Aung San Suu Kyi, the pro-democracy activist and leader of the National League for Democracy (NLD) in Burma, is the world's most famous political prisoner. She has spent the best part of the past 20 years under house arrest, detained by the military dictatorship she opposes. Her current imprisonment began in May 2003, when her convoy was attacked and 70 of her supporters killed by a militia of government-sponsored thugs known darkly as the Masters of Force. She has been confined to her Rangoon home ever since.
Suu Kyi was born into the family that drove Burma's independence movement: her father was General Aung San, who was murdered by his political rivals in July 1947, shortly after negotiating his country's independence from Britain. Suu Kyi was pushed into politics in 1988 after thousands of students protesters were gunned down on the streets of Rangoon - when she delivered her inaugural speech at Rangoon's Shwe Dagon Pagoda on August 26 that year, a crowd of 500,000 came to hear her. A nation held in a headlock by a junta since 1962 fell behind her gutsy message of hope, and she led the NLD to a landslide election victory in May 1990, winning 392 out of 485 seats.
Suu Kyi has always advocated non-violent resistance, but is internationally renowned for her recalcitrance rather than her compliance. When Burma's military junta annulled the 1990 vote, Suu Kyi reached out to the west, where her allure was underpinned by her beauty and a post-colonial fairytale upbringing - a childhood spent riding with Rajiv and Sanjay Gandhi; university years at St Hugh's, Oxford; a marriage on New Year's Day 1972 to a brilliant young academic to whom she had been introduced by Lord Gore-Booth. Amnesty International made her a prisoner of conscience, while Vanity Fair dubbed her Burma's Saint Joan. In 1991 she was awarded the Nobel peace prize and India's prestigious Jawaharlal Nehru award for international understanding was given the following year. There seemed no limits to her popularity abroad - Gordon Brown, in his book Courage: Eight Portraits, called her "a hero for our times", profiling Suu Kyi alongside Nelson Mandela and Martin Luther King.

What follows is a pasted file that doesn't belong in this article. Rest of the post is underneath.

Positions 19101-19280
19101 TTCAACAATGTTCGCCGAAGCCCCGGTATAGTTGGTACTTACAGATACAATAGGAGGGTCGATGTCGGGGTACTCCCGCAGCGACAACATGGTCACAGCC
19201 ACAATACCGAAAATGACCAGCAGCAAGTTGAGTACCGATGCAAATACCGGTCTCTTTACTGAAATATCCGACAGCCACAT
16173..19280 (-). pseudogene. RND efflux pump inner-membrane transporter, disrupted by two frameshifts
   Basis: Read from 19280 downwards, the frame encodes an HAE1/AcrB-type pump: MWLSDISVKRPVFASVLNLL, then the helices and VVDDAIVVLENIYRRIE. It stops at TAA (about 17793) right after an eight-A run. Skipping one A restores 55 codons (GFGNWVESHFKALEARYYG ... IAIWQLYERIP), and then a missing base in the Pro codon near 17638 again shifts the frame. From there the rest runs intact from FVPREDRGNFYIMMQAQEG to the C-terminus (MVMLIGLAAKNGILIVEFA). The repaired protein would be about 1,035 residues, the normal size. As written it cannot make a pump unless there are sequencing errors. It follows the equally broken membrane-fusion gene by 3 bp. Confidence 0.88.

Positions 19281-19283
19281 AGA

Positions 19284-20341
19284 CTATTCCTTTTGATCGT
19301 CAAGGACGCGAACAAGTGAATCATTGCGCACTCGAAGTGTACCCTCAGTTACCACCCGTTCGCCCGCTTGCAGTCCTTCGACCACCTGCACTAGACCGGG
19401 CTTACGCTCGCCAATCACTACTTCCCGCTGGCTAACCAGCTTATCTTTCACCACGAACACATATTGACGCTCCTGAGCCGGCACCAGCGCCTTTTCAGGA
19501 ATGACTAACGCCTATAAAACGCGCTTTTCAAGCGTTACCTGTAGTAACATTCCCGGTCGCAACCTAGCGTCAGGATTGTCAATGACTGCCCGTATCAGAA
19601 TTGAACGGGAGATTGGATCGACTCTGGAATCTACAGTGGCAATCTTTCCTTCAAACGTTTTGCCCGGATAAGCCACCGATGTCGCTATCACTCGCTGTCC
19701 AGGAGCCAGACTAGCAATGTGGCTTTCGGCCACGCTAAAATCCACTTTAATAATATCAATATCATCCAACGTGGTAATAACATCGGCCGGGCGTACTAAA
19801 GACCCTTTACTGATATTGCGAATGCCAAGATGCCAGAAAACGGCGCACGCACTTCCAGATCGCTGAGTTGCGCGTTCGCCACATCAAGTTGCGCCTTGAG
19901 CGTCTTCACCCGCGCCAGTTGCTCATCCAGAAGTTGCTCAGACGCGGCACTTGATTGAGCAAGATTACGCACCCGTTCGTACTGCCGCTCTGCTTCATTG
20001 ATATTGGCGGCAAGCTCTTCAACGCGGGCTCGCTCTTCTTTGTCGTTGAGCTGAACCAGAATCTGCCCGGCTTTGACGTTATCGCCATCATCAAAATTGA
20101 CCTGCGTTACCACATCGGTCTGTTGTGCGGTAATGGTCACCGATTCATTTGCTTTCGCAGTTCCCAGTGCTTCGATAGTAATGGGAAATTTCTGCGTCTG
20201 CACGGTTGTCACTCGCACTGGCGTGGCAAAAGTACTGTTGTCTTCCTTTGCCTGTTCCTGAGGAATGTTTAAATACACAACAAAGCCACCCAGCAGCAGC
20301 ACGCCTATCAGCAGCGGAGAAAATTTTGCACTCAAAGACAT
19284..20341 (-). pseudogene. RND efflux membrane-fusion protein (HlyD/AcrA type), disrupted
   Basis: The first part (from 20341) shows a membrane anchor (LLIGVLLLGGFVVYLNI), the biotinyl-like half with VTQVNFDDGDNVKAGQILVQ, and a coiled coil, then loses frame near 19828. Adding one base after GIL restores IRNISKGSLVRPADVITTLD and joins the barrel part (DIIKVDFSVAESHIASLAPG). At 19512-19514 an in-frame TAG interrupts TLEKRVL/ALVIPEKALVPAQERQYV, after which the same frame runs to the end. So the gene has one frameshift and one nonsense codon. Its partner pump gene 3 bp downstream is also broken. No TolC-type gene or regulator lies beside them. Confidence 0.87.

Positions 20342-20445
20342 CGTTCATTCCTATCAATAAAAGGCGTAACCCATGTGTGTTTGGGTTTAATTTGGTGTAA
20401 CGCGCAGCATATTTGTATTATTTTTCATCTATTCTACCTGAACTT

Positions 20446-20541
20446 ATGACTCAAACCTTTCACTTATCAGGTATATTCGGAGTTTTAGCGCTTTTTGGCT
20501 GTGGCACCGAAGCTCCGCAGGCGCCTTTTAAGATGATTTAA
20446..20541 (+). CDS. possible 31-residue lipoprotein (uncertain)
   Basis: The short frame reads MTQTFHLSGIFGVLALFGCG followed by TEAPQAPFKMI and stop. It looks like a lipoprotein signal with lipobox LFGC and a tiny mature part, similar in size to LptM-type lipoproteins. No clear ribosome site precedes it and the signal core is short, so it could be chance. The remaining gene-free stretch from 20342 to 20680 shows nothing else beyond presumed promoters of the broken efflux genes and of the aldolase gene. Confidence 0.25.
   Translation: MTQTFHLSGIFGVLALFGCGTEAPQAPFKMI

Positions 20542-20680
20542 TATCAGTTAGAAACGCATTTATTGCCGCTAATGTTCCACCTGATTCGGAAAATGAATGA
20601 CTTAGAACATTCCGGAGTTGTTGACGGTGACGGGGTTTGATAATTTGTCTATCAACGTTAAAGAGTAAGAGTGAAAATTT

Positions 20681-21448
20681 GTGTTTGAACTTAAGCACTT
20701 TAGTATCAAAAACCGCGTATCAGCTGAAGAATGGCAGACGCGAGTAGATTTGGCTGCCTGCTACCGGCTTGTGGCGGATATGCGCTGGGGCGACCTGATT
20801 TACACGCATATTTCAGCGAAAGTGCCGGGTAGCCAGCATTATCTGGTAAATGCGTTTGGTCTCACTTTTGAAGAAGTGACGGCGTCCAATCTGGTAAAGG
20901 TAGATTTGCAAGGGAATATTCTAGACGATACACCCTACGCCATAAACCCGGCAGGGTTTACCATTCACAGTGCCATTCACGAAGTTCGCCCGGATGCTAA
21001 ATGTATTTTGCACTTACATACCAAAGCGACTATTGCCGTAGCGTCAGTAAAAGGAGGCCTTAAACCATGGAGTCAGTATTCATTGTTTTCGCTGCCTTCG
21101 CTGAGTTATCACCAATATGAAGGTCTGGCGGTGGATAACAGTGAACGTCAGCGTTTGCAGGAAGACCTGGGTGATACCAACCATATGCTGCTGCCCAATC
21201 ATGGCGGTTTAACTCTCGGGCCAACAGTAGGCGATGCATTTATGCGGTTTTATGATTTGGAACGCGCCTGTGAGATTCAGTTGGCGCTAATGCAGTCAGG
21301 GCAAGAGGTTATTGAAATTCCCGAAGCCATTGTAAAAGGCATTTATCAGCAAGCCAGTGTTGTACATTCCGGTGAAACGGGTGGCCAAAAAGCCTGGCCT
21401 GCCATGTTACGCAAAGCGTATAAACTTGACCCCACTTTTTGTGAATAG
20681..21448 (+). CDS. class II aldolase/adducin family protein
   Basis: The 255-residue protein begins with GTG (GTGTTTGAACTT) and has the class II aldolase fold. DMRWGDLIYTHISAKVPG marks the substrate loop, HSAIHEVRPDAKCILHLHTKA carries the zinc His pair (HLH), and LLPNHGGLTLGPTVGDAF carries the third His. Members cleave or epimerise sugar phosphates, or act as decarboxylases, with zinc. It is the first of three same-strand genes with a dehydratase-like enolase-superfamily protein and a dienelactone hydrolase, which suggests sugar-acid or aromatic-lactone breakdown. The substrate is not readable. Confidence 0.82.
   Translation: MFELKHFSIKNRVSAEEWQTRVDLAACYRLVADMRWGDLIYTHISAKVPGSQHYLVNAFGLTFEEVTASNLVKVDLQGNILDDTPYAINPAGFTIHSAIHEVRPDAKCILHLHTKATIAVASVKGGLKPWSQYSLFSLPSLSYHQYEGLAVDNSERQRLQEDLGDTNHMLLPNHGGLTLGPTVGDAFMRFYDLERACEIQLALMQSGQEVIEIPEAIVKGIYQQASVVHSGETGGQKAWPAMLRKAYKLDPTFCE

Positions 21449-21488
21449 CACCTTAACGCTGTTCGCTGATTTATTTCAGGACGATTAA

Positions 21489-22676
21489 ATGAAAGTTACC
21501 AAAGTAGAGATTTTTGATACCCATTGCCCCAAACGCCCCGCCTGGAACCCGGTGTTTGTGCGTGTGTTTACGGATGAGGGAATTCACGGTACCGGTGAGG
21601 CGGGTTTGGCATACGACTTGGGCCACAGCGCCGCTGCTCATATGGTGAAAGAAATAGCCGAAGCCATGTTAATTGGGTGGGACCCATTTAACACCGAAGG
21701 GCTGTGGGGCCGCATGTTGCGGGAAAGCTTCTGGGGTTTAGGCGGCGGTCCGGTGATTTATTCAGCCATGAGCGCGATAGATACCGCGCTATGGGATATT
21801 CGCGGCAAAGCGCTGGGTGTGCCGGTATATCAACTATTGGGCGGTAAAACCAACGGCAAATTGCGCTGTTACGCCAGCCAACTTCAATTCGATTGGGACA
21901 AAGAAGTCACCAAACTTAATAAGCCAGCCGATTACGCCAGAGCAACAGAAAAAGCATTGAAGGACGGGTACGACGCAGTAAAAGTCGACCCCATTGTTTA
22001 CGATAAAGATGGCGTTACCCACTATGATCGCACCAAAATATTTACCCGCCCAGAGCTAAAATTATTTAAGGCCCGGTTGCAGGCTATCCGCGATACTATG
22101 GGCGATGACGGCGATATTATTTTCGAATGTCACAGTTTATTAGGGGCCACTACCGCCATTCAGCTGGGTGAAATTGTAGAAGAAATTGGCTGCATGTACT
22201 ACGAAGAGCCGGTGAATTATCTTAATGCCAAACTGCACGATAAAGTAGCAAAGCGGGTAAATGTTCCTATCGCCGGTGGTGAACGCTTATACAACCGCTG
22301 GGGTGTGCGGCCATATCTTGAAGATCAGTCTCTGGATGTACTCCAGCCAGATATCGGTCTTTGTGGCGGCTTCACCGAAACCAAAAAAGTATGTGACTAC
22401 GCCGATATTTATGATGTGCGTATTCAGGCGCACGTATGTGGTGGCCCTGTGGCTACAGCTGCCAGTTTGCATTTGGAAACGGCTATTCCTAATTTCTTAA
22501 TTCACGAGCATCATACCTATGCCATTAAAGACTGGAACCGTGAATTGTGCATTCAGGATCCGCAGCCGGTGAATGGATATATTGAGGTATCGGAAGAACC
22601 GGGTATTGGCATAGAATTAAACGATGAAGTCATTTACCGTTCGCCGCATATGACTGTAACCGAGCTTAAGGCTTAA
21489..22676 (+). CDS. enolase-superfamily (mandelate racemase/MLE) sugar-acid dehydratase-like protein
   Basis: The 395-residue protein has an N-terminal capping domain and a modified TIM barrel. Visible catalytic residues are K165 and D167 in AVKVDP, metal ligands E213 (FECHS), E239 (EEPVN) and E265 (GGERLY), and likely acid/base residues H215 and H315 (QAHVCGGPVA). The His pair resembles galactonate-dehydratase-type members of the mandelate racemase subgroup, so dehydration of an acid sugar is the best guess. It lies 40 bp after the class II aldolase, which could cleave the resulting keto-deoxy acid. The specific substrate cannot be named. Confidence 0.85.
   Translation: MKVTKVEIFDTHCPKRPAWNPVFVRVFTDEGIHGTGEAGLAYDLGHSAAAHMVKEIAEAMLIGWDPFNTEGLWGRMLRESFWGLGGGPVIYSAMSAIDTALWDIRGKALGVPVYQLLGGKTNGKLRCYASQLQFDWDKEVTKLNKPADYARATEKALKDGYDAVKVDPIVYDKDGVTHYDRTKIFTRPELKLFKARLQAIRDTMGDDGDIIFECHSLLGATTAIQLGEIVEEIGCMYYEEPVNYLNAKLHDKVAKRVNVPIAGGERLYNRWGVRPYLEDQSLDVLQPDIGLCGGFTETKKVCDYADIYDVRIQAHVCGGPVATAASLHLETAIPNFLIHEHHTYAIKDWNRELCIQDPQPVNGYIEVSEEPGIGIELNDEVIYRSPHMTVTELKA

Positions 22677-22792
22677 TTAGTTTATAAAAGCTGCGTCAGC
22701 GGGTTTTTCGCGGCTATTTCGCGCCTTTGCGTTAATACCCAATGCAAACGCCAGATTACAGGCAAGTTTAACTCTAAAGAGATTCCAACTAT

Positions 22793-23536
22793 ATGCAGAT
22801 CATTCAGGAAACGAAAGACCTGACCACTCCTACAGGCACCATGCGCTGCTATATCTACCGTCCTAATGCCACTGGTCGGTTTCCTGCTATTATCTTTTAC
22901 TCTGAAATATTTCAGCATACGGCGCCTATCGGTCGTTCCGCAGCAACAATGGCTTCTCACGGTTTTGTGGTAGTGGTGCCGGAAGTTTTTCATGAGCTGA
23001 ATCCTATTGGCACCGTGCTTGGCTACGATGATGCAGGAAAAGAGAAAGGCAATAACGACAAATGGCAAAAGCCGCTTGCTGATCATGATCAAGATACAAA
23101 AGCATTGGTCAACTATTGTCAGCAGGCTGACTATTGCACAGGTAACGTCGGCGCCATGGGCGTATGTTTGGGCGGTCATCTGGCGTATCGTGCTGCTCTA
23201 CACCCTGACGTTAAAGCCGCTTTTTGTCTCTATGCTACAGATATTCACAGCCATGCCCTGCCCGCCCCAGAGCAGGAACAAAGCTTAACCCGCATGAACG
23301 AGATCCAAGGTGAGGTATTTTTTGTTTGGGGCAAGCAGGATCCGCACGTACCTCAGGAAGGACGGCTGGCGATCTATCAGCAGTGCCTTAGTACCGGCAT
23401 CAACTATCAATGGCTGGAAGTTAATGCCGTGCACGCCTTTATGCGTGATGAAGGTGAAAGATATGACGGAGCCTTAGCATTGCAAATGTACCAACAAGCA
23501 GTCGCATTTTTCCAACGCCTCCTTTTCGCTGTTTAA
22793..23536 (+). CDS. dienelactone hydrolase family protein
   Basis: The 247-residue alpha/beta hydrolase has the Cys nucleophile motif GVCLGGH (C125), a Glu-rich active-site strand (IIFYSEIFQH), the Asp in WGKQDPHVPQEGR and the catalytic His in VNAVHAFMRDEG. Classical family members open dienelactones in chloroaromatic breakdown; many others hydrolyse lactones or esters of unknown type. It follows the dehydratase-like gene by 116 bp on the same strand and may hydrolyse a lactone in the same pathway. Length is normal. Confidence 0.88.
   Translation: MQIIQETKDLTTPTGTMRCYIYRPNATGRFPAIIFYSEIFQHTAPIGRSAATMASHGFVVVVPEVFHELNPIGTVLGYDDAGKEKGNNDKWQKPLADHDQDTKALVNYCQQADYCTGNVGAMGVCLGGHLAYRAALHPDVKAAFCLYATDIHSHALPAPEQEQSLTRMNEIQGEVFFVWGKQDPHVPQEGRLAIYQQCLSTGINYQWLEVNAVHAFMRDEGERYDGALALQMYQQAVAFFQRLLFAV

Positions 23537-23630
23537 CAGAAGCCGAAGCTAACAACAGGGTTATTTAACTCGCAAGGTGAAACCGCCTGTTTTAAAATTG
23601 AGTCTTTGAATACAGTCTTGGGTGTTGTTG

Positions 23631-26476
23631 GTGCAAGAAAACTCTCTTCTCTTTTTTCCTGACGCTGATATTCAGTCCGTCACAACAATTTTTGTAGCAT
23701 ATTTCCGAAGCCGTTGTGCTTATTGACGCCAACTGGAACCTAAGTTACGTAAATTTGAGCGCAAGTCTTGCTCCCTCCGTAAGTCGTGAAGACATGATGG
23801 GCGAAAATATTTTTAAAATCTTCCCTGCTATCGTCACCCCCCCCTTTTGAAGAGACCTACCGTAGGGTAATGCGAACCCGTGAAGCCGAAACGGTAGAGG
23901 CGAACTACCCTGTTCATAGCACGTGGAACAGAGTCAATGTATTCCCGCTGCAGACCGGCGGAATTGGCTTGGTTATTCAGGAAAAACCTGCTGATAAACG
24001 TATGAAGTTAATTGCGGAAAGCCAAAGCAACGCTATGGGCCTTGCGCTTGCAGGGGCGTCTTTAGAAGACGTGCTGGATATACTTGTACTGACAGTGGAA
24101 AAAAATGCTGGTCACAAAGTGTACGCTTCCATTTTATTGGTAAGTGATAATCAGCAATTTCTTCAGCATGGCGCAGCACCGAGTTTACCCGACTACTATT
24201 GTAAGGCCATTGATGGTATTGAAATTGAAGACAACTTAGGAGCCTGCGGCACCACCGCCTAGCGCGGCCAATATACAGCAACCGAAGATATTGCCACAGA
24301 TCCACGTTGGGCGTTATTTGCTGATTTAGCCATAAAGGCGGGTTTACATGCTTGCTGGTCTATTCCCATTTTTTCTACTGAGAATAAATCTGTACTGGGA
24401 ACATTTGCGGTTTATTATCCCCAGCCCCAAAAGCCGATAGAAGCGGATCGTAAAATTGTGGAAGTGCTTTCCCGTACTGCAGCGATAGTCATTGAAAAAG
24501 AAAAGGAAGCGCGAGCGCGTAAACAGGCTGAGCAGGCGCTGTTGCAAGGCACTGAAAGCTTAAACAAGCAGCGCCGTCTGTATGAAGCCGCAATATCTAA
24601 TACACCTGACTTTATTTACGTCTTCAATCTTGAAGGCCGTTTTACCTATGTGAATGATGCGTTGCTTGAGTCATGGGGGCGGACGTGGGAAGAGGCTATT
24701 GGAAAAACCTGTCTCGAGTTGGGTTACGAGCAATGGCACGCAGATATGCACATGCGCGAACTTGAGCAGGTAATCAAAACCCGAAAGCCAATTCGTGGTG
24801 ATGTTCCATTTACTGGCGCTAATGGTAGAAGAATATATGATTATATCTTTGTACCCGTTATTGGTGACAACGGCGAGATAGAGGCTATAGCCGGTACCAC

Footage of her fiery speeches, made from behind the famous blue gates of her family home on University Avenue, were broadcast across the globe. Portraits of her were seen all over the world, too - most famously one shot by photographer Nic Dunlop, which has Suu Kyi looking defiant, her arms folded, her head turned reluctantly towards the lens (the NLD leader having just snapped at one of Dunlop's friends who had dared argue the toss with her about Burmese history).
Compilations of Suu Kyi's writings became bestsellers. Her democracy campaign drew hundreds of thousands of supporters at home and the attention of millions abroad, transforming the issue into the most high-profile postwar protest, barring the anti-apartheid movement.